Friendsgiving: Good Harvest, Great Pals
You may have heard there’s a new holiday in town—Friendsgiving. This newly-popularized take on Thanksgiving is when friends, rather than family, get together to celebrate the nation’s favorite food holiday. Generally taking place on the Wednesday, Thursday or Friday of the holiday week, Friendsgiving is a little different than a traditional Thanksgiving. Since Friendsgiving has no established rules, it is the perfect venue to get crafty and creative.
So if distance or schedule is keeping you from celebrating with family this year, consider hosting your own Friendsgiving feast. We have some tips that are sure make your celebration is the envy of hosts across the country.
1. Buy Local, Cook Beyond!
At a Friendsgiving celebration, going local is always a win. After all, this holiday is a tribute to our nation’s bountiful harvest. If you’re looking for the best local ingredients, try stopping by your co-op because there’s no telling what local treasures you might find. You can also try infusing new flavors into a traditional feast by using non-traditional ingredients in traditional ways (or vice versa), such as this cranberry relish that includes pineapple and ginger, or this spice-infused red kuri pie in place of pumpkin.
2.Cooperate and collaborate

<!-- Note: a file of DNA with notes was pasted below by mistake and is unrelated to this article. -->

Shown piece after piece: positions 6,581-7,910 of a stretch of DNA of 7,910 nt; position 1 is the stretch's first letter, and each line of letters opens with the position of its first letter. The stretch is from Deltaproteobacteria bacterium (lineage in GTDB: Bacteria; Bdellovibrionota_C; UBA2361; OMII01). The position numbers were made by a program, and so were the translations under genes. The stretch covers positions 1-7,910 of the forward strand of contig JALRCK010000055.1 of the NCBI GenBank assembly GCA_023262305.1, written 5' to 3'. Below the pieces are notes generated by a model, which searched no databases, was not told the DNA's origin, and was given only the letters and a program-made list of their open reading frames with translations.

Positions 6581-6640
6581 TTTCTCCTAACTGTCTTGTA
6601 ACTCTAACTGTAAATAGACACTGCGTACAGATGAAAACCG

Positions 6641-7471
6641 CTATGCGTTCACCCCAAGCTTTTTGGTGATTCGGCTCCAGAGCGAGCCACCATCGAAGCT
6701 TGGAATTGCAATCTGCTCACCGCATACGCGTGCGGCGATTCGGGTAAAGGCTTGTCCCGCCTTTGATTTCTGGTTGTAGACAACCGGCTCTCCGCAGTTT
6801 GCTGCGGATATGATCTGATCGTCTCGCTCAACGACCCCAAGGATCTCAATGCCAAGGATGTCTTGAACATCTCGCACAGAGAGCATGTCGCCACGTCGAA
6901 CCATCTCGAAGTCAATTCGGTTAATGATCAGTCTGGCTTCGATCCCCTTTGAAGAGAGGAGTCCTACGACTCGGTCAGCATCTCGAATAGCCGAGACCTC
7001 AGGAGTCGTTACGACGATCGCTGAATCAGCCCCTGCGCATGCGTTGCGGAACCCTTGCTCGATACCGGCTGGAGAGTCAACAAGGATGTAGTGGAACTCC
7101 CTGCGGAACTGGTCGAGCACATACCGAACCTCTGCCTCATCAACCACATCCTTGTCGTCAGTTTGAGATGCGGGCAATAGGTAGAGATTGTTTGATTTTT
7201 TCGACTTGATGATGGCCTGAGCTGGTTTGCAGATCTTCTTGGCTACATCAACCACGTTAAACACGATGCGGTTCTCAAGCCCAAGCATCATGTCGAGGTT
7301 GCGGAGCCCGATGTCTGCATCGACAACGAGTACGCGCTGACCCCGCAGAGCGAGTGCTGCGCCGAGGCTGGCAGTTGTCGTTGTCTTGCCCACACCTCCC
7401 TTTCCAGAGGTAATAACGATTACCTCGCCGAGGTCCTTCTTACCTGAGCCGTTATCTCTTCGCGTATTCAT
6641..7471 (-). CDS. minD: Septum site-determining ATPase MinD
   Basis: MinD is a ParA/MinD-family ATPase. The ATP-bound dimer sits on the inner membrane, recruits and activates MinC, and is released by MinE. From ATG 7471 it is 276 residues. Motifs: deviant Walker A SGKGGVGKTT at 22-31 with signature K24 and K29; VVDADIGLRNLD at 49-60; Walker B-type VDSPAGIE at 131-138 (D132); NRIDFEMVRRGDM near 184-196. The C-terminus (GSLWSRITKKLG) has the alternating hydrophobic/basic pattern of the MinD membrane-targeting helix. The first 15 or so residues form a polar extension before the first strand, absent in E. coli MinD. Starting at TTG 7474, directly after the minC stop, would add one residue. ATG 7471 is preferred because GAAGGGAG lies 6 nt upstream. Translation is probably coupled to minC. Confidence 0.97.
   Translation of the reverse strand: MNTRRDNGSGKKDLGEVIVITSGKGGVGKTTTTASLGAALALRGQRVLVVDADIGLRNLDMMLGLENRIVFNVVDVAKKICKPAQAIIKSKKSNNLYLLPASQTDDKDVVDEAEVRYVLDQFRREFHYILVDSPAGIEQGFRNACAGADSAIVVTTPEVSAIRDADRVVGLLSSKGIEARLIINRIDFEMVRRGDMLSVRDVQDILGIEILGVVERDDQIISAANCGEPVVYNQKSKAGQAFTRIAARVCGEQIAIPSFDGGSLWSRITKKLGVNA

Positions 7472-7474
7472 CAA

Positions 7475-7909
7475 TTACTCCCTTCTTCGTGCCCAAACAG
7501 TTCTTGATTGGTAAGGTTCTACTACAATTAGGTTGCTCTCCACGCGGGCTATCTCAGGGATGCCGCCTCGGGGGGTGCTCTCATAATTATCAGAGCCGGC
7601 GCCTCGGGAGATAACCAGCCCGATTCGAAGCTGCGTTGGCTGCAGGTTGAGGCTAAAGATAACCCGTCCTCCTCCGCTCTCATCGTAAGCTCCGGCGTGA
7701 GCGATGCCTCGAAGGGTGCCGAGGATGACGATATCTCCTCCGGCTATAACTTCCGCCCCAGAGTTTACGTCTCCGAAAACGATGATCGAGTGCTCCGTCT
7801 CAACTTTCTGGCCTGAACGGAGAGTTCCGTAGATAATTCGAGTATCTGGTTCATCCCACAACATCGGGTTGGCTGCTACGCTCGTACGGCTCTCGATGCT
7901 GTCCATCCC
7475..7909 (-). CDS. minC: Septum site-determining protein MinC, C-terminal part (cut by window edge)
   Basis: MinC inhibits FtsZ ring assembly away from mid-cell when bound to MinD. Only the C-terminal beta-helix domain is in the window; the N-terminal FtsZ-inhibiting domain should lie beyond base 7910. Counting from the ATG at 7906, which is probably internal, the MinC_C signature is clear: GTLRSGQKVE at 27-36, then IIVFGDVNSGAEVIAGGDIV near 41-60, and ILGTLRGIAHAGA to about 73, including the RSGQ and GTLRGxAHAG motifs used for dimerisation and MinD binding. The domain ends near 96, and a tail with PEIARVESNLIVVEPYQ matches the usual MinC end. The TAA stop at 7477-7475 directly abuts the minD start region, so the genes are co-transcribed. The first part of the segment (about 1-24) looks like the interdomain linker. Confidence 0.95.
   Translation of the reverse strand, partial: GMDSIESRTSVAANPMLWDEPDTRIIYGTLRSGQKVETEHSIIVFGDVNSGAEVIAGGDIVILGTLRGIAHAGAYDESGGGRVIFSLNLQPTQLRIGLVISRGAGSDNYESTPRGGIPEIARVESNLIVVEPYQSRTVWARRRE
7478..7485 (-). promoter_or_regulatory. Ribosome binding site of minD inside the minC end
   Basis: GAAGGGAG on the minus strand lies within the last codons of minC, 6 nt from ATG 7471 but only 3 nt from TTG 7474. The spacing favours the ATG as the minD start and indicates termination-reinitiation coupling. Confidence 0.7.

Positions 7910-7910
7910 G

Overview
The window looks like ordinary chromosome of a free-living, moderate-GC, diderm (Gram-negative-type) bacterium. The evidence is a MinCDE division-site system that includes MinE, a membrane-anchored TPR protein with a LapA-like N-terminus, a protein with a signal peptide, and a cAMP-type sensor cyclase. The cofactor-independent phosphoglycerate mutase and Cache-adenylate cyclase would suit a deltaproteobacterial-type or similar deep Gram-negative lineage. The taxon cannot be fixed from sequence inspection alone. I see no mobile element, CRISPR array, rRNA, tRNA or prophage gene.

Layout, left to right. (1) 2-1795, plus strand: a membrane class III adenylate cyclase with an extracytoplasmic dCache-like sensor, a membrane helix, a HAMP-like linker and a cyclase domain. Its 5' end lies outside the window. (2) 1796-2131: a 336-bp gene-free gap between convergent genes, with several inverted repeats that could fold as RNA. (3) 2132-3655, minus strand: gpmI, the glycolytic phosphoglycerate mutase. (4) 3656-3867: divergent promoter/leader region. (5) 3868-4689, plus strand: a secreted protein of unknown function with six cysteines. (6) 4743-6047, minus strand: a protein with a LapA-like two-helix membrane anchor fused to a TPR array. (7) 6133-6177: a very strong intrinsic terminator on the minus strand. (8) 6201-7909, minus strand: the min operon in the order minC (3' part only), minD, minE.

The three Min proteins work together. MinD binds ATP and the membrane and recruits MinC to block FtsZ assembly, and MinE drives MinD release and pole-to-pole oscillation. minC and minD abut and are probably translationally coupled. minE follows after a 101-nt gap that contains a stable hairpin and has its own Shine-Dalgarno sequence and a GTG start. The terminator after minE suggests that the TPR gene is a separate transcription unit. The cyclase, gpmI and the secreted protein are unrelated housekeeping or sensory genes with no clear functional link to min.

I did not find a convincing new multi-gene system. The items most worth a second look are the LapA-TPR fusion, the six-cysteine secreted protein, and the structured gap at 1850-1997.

While Friendsgiving can be casual or formal, it’s still a huge undertaking and begs for a combined effort. For Friendsgiving, the host typically cooks the turkey (or tofu turkey), and guests each contribute something to the meal. Send guests a list of suggested items to patch together the perfect Friendsgiving dinner. You’ll want to be mindful of stovetop and oven space, so encourage guests to cook at home as much as possible. For dividing and conquering, consider this Thanksgiving entertainment collection as a resource.
3. The perfect bird
Friendsgiving has few set traditions, but let’s not ignore the main course. ‘Tis still the season for turkey. New to roasting this bird? For all you hosts out there, find some fabulous turkey roasting tips here. For tidbits and guidelines on what the terms mean, where and when to buy turkey, check out this handy poultry primer.
4. Consider the dietarily restricted
Stuffing is the stuff of dreams and everyone deserves to enjoy it. The same principle goes for dessert. Are you cooking for vegetarians? Try this delicious acorn squash stuffed with chard and white beans. For the gluten-free guests, try an alternative wild rice-based stuffing. For a vegan option, this cranberry pecan stuffing is sure to be a crowd pleaser. A good rule of thumb is that everyone should have at least 3-4 dishes from which to choose. We guarantee the party will be a lot more joyful if everyone feels included (and full).
We all know one of the best things about a feast is that it survives us after we’ve all thrown our forks up and surrendered to an inevitable food coma. So spread the leftover love. Plan ahead and have guests bring their own jars and containers for the overages. The gobble lives on and nothing is wasted.
Finally, don’t forget to set the mood with a fun playlist and festive decorations. Above all, Friendsgiving is about coming together over a meal and cherishing some of the best things in life: great friends and great food.